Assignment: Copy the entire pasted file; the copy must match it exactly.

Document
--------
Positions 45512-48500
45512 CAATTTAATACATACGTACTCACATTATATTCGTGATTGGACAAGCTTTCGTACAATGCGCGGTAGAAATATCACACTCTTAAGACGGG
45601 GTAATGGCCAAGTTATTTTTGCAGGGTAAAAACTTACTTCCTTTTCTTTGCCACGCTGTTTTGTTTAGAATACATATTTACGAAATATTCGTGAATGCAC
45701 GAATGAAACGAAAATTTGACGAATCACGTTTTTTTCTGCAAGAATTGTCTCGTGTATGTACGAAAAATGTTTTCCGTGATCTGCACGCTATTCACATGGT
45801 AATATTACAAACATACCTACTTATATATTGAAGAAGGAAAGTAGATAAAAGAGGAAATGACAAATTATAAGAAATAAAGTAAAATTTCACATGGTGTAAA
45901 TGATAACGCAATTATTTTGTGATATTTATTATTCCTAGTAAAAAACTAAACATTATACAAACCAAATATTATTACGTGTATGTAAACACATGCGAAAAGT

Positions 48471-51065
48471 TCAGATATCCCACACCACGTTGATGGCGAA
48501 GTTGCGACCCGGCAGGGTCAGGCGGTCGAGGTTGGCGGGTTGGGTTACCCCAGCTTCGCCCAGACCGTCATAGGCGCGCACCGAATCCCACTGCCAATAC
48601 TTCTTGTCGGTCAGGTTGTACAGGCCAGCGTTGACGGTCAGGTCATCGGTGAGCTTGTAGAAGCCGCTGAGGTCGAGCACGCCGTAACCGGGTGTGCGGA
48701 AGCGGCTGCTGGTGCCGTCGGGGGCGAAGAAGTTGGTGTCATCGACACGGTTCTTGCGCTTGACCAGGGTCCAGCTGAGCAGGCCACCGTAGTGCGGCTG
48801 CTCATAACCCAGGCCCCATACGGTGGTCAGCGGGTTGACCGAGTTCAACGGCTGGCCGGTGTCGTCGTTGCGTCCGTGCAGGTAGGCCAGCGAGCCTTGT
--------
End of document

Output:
Positions 45512-48500
45512 CAATTTAATACATACGTACTCACATTATATTCGTGATTGGACAAGCTTTCGTACAATGCGCGGTAGAAATATCACACTCTTAAGACGGG
45601 GTAATGGCCAAGTTATTTTTGCAGGGTAAAAACTTACTTCCTTTTCTTTGCCACGCTGTTTTGTTTAGAATACATATTTACGAAATATTCGTGAATGCAC
45701 GAATGAAACGAAAATTTGACGAATCACGTTTTTTTCTGCAAGAATTGTCTCGTGTATGTACGAAAAATGTTTTCCGTGATCTGCACGCTATTCACATGGT
45801 AATATTACAAACATACCTACTTATATATTGAAGAAGGAAAGTAGATAAAAGAGGAAATGACAAATTATAAGAAATAAAGTAAAATTTCACATGGTGTAAA
45901 TGATAACGCAATTATTTTGTGATATTTATTATTCCTAGTAAAAAACTAAACATTATACAAACCAAATATTATTACGTGTATGTAAACACATGCGAAAAGT

Positions 48471-51065
48471 TCAGATATCCCACACCACGTTGATGGCGAA
48501 GTTGCGACCCGGCAGGGTCAGGCGGTCGAGGTTGGCGGGTTGGGTTACCCCAGCTTCGCCCAGACCGTCATAGGCGCGCACCGAATCCCACTGCCAATAC
48601 TTCTTGTCGGTCAGGTTGTACAGGCCAGCGTTGACGGTCAGGTCATCGGTGAGCTTGTAGAAGCCGCTGAGGTCGAGCACGCCGTAACCGGGTGTGCGGA
48701 AGCGGCTGCTGGTGCCGTCGGGGGCGAAGAAGTTGGTGTCATCGACACGGTTCTTGCGCTTGACCAGGGTCCAGCTGAGCAGGCCACCGTAGTGCGGCTG
48801 CTCATAACCCAGGCCCCATACGGTGGTCAGCGGGTTGACCGAGTTCAACGGCTGGCCGGTGTCGTCGTTGCGTCCGTGCAGGTAGGCCAGCGAGCCTTGT